depicts King Salman placing money into a jihadi piggy bank, while another shows the King throwing a boomerang with the face of a jihadi away from the kingdom 226 226 Houses built on sand towards Syria. By their very nature boomerangs return to where they were thrown from, suggesting that such problems will return to Saudi Arabia in the future. State policy in the face of regional and international challenges has only served to support such perceptions. Amid a range of political, economic and ideological challenges, regimes have firmly positioned themselves within

in Houses built on sand
New threats, institutional adaptations
James Sperling

from a warfare to a welfare state. Another is the context of international politics in Eurasia, which presently compels states to focus on relative rather than absolute gains in the calculation of state policy. A third is located in the inability to foster a collective identity encompassing the European and Eurasian states, which, in turn, will impair international cooperation and institution building. The European and Eurasian states are at different stages of evolution: the European state has lost or willingly abandoned sovereign prerogatives in the interest of

in Limiting institutions?
Louise Amoore

to globalisation (Reich, 1991; Department for International Development, 2000). The overwhelming image is one of a convergence of state policy, firm behaviour, and societal response around a single ‘best’ solution. Much of this analysis subordinates the politics of restructuring to the economic imperative of particular policy responses. Distinctive social institutions, understandings and practices are neglected in the process of identifying converging agendas. Amoore_Global_02_Ch1 20 6/19/02, 12:07 PM Globalisation, restructuring and flexibility 21 Policy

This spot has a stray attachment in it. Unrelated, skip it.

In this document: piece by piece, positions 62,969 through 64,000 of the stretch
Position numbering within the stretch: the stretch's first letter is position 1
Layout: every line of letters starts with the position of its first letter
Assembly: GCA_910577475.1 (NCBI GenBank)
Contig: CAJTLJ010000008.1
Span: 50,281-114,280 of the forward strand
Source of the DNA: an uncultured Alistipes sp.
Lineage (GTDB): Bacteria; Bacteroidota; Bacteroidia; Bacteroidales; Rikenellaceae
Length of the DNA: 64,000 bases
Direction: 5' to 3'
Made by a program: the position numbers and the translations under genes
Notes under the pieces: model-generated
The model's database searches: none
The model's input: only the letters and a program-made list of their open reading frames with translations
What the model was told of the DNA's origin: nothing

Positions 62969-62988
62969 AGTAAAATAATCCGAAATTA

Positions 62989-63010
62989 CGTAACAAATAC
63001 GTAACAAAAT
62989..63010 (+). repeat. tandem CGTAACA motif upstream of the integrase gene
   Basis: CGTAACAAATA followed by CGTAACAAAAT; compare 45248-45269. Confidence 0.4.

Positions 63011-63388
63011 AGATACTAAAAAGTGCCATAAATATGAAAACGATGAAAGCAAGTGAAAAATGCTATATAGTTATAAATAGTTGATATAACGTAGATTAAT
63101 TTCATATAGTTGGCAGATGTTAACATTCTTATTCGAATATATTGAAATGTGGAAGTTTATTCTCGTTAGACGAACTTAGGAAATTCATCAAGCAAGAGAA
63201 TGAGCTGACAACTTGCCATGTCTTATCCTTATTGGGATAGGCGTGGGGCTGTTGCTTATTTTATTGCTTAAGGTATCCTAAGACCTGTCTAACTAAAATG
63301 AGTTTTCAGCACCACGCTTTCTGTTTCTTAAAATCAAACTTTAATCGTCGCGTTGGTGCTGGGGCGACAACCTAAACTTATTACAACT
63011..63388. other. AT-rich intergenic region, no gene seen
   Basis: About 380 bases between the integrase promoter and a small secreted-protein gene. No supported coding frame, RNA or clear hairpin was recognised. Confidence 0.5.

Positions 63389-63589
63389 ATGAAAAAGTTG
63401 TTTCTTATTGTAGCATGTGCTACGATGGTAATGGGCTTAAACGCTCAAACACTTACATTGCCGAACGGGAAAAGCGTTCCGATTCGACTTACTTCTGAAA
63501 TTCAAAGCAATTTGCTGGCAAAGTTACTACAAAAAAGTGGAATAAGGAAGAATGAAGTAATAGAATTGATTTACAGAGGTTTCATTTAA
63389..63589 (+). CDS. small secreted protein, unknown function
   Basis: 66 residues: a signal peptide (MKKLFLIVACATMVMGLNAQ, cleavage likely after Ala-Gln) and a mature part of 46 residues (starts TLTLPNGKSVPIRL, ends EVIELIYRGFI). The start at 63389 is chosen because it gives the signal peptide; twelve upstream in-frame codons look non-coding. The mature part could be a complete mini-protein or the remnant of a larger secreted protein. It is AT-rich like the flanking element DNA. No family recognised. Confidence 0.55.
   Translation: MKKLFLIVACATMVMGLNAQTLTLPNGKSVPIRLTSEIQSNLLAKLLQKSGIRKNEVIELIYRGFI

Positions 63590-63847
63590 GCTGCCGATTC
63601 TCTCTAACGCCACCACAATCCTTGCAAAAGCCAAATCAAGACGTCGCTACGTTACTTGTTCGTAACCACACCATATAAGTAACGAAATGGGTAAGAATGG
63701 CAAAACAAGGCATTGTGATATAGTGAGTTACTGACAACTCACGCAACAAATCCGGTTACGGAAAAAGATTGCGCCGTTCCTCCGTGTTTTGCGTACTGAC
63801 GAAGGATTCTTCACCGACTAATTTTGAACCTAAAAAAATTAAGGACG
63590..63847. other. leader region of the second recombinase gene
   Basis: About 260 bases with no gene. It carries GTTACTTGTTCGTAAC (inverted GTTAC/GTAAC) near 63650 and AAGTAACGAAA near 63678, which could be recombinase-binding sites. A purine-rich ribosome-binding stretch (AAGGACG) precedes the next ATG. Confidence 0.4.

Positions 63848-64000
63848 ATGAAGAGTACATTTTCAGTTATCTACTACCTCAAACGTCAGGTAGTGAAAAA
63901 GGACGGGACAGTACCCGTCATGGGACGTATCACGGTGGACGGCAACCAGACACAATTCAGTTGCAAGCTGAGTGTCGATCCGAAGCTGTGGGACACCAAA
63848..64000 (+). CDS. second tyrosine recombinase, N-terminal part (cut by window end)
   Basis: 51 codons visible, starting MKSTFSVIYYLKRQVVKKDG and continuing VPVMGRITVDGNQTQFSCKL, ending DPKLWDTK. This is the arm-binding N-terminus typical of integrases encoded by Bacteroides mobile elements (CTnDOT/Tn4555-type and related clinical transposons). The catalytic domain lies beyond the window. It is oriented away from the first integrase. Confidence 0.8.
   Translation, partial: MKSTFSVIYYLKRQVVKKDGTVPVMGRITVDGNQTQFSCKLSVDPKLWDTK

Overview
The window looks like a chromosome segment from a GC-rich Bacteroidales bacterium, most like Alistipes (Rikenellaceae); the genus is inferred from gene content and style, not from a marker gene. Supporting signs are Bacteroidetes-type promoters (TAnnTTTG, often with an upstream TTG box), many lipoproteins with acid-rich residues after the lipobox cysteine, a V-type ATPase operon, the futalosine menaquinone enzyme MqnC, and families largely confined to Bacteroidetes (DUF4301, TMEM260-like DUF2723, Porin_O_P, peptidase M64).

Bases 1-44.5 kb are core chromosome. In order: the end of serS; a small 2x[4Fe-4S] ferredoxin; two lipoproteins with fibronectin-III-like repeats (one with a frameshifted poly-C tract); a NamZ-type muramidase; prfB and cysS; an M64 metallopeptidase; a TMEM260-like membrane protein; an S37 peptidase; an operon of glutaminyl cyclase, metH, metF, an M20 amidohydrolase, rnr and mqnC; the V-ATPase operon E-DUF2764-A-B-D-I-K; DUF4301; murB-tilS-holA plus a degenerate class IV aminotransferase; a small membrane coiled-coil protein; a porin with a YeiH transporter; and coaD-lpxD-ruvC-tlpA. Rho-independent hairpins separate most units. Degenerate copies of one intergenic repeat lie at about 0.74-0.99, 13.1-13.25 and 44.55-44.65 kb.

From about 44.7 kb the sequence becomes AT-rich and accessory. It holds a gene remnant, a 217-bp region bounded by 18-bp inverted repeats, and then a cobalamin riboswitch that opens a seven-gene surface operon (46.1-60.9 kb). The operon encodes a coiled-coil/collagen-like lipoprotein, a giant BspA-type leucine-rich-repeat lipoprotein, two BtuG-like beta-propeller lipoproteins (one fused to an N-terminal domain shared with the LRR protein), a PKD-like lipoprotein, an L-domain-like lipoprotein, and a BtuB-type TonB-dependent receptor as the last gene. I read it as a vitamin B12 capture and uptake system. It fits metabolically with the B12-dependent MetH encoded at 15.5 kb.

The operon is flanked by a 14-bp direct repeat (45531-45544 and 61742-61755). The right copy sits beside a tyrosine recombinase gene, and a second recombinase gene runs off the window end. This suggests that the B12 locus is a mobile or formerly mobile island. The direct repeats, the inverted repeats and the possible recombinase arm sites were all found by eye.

in Globalisation contested
Open Access (free)
Kjell M. Torbiörn

-ordinated with other countries; that the growth of public spending should be curbed; that the welfare state can be defended but not extended; that privatisation may be unavoidable and, when it eradicates monopolies, desirable; that equality, though still appealing as a goal, may be tempered by the need to preserve incentives and competition; that the power of international financial institutions – and above all, of financial markets – may be contained, if at all, only by international agreement and not by unilateral state policies. MUP_Torbion_06_Ch6 124 22/9/03, 1:47 pm

in Destination Europe
Open Access (free)
Cas Mudde

left-wing) terrorism, which is embedded in the official German state policy of streitbare Demokratie (militant democracy). According to the party terrorism is caused in part by the ‘general lack of legal security and community spirit’ (REP 1987: 15). Crime always received a lot of attention in the party paper, although over time it became more and more a secondary theme, featuring in articles that dealt primarily with foreigners, asylum seekers or with (critique on) the established parties. In the 1990s the party shifted its focus to a new group, the non

in The ideology of the extreme right